Re: Recvfile patch used for Samba.
From: Steven Whitehouse
Date: Thu Jul 25 2013 - 04:17:11 EST
On Wed, 2013-07-24 at 12:47 +1000, Dave Chinner wrote:
> On Tue, Jul 23, 2013 at 02:58:58PM -0700, Jeremy Allison wrote:
> > On Tue, Jul 23, 2013 at 05:10:27PM +1000, Dave Chinner wrote:
> > > So, we are nesting up to 32 page locks here. That's bad. And we are
> > > nesting kmap() calls for all the pages individually - is that even
> > > safe to do?
> > >
> > > So, what happens when we've got 16 pages in, and the filesystem has
> > > allocated space for those 16 blocks, and we get ENOSPC on the 17th?
> > > Sure, you undo the state here, but what about the 16 blocks that the
> > > filesystem has allocated to this file? There's no notification to
> > > the filesystem that they need to be truncated away because the write
> > > failed....
> > >
> > > > +
> > > > + /* IOV is ready, receive the date from socket now */
> > > > + msg.msg_name = NULL;
> > > > + msg.msg_namelen = 0;
> > > > + msg.msg_iov = (struct iovec *)&iov;
> > > > + msg.msg_iovlen = cPagesAllocated ;
> > > > + msg.msg_control = NULL;
> > > > + msg.msg_controllen = 0;
> > > > + msg.msg_flags = MSG_KERNSPACE;
> > > > + rcvtimeo = sock->sk->sk_rcvtimeo;
> > > > + sock->sk->sk_rcvtimeo = 8 * HZ;
> > >
> > > We can hold the inode and the pages locked for 8 seconds?
> > >
> > > I'll stop there. This is fundamentally broken. It's an attempt to do
> > > a multi-page write operation without any of the supporting
> > > structures needed to handle the failure cases properly. The nested
> > > page locking has "deadlock" written all over it, and the lack of
> > > partial failure handling shouts "data corruption" and "stale data
> > > exposure" to me. The fact it can block for up to 8 seconds waiting
> > > for network shenanigans to be completed while holding lots of locks
> > > is going to cause all sorts of problems under memory pressure.
> > >
> > > Not to mention it means that all memory allocations in the msgrcv
> > > path need to be done with GFP_NOFS, because GFP_KERNEL allocations
> > > are almost guaranteed to deadlock on the locked pages this path
> > > already holds....
> > >
> > > Need I say more?
> > No, that's great ! :-).
> > Thanks for the analysis. I'd heard it wasn't
> > near production quality, but not being a kernel
> > engineer myself I wasn't able to make that assessment.
> > Having said that the OEMs that are using it does
> > find it improves write speeds by a large amount (10%
> > or more), so it's showing there is room for improvement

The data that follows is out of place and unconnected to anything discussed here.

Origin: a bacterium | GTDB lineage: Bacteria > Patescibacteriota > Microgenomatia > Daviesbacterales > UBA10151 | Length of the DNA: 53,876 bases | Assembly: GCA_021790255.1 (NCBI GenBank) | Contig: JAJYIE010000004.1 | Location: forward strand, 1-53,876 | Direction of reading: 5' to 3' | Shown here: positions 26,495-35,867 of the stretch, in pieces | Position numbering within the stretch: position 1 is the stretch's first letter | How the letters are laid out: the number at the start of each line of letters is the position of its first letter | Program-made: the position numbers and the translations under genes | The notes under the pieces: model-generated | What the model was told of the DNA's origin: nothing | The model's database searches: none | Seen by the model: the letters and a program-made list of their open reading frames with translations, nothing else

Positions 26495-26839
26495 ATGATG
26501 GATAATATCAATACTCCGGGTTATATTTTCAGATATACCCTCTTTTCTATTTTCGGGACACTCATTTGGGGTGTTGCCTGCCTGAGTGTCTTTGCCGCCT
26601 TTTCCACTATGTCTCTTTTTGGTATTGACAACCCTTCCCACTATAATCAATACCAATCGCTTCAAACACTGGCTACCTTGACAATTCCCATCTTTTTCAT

> > here if the correct code can be created for recvfile.
> 10% is not very large gain given the complexity it adds, and I
> question that the gain actually comes from moving the memcpy() into
> the kernel. If this recvfile code enabled zero-copy behaviour into
> the page cache, then it would be worth pursuing. But it doesn't, and
> so IMO the complexity is not worth the gain right now.
> Indeed, I suspect the 10% gain will be from the multi-page write
> behaviour that was hacked into the code. I wrote a multi-page
> write prototype ~3 years ago that showed write(2) performance gains
> of roughly 10% on low CPU power machines running XFS.
> $ git branch |grep multi
> $ git checkout multipage-write
> Checking out files: 100% (45114/45114), done.
> Switched to branch 'multipage-write'
> $ head -4 Makefile
> VERSION = 2
> PATCHLEVEL = 6
> SUBLEVEL = 37
> EXTRAVERSION = -rc6
> I should probably pick this up again and push it forwards. FWIW,
> I've attached the first multipage-write infrastructure patch from
> the above branch to show how this sort of operation needs to be done
> from a filesystem and page-cache perspective to avoid locking
> problems have sane error handling.
> I beleive the version that Christoph implemented for a couple of
> OEMs around that time de-multiplexed the ->iomap method....
I have Christoph's version here and between other tasks, I'm working on
figuring out how it all works and writing GFS2 support for it. I'd more
or less got that complete for your version, but there are a number of
differences with Christoph's code and it is taking me a while to ensure
that I've not missed any corner cases and figuring out how to fit some
of GFS2's odd write modes into the framework,
To unsubscribe from this list: send the line "unsubscribe linux-kernel" in
the body of a message to majordomo@xxxxxxxxxxxxxxx
More majordomo info at http://vger.kernel.org/majordomo-info.html
Please read the FAQ at http://www.tux.org/lkml/